My First Broadway Show
Last week, the Dance Spirit editors were discussing how much we loved the Broadway shows we've seen lately: Annie, Bring It On, Elf. And that got us thinking about our very first Broadway experiences. Do you remember the magic you felt the first time curtain went up and the star stepped into the spotlight? And singing the songs for weeks after the show? There's nothing quite like it. Read all about our first trips to musical theater paradise, then tell us about the first Broadway show you ever saw.
"Every year, my middle school hosted an eighth-grade class trip. We all boarded charter buses in New Hampshire and, with one adult chaperone for every four kids, drove through the night to NYC. While we were there, we saw Beauty and the Beast. We were seated way up in the balcony and I remember being freezing cold the entire time. I liked the "Be Our Guest" scene when the giant plates, cups, forks, knives and spoons danced with Belle—but then I, and most of my class, fell asleep! We were all so exhausted from our long trip and busy day of sightseeing that we all snoozed in our seats through the entire second act. (Luckily I've made up for my poor first audience showing by attending dozens of shows since then and staying awake for, well, the majority of them!)" —Alison Feller, editor in chief
"My first Broadway show was The Lion King during my very first trip to NYC. I was 11, and my mom and I spent a night in the city on the way to my sleepaway camp upstate. We had terrible seats—all the way to the left side of the balcony, so we could only see half the stage—but I was obsessed. So obsessed that when the show toured to my home city, Chicago, later that summer, I practically dragged my entire family there to see it—and sang along the entire time." —Rachel Zar, managing editor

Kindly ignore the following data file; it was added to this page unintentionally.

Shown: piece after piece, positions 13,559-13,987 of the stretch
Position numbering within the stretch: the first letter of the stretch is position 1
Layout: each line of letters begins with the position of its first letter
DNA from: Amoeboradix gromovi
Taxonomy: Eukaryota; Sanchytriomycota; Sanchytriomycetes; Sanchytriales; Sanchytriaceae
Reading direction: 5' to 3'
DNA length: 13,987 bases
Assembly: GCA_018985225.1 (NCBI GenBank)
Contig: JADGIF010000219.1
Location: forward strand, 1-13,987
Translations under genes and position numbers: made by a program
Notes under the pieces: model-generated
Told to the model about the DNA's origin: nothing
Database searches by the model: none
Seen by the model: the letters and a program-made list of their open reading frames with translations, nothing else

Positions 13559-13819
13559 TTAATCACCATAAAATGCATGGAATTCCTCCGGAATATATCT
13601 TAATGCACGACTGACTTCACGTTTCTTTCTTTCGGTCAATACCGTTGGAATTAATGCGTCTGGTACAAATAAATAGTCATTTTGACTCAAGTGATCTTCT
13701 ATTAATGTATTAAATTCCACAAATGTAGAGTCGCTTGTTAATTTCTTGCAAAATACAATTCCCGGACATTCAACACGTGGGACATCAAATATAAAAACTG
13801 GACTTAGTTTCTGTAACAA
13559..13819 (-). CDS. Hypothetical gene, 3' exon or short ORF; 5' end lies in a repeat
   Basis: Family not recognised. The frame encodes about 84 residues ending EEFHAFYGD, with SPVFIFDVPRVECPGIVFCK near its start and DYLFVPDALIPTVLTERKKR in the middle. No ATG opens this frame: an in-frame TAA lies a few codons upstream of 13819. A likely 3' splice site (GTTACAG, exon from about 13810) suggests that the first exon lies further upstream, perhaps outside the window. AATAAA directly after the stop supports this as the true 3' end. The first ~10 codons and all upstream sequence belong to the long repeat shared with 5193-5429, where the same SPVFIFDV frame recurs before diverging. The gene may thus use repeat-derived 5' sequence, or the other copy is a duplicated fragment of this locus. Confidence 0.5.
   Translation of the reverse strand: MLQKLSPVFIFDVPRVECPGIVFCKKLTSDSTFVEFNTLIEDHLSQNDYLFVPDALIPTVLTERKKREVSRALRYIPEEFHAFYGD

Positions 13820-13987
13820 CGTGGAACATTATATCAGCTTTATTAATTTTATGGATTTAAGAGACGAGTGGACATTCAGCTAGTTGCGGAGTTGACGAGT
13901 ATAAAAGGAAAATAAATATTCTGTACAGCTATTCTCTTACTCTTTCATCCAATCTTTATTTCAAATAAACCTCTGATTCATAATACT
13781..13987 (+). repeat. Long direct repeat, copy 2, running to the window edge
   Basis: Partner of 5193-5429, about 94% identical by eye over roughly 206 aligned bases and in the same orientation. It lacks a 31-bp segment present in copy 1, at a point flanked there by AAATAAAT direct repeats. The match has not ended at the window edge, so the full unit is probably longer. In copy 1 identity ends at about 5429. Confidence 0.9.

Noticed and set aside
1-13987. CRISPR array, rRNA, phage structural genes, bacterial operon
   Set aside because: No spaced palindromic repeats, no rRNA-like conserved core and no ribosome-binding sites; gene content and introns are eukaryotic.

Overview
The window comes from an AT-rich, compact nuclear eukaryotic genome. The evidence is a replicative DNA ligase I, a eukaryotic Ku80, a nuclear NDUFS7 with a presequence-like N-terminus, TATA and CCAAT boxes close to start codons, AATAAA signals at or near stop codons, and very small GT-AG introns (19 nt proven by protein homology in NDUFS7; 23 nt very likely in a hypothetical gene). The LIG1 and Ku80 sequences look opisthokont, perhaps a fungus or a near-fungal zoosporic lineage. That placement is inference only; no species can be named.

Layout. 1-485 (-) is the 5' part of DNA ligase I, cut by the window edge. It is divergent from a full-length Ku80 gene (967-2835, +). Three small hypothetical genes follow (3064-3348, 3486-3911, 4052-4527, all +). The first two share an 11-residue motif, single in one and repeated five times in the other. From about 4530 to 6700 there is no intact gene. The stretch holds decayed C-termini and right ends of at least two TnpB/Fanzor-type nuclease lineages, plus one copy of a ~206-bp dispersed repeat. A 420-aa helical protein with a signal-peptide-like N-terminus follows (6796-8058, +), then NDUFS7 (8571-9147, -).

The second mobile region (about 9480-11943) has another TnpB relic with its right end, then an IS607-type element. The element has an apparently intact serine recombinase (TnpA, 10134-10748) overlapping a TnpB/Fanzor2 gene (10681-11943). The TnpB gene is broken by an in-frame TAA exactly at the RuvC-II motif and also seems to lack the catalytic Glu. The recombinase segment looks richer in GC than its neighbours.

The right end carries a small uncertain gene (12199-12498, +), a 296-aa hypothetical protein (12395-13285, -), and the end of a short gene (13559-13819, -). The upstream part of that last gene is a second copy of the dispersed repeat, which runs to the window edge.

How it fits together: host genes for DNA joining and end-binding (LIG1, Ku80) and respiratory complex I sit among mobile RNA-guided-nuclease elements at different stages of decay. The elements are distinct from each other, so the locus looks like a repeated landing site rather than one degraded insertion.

"I actually didn't see my first Broadway show until I was a teenager. It was "Miss Saigon," and it was the highlight of a family NYC trip. I remember being completely bowled over by the fact that they somehow got an entire working helicopter onstage." —Margaret Fuhrer, associate editor
"I flew to NYC for the first time when I was 12 to compete at New York City Dance Alliance Nationals. I also saw my first Broadway show, Fosse. Looking back, I'm not sure I really appreciated it (or that it was appropriate for a 12 year old), but boy am I glad I can say I've seen it. I recently flipped through that very first Playbill and couldn't believe the cast I'd seen— Elizabeth Parkinson, Desmond Richardson, Sergio Trujillo, Scott Wise, Andy Blankenbuehler! Seriously, people! If only I knew then what I know now." —Michael Anne Bailey, assistant/fashion editor
"My first Broadway experience was a present for my 18 birthday. We went to the touring production of Phantom of the Opera, and I thought it was spectacular." —Josephine Dano, senior art director
Much of Janelle Ginestra's career has been about helping others shine. She's dedicated herself to supporting and cheerleading her partner, WilldaBeast Adams; the emerging talents in their dance company, ImmaBEAST; and the countless dancers she inspires at master classes and conventions. Her YouTube channel has become a launching pad for young talents like "Fraternal Twins" Larsen Thompson and Taylor Hatala, thanks to viral videos featuring Ginestra's creative vision.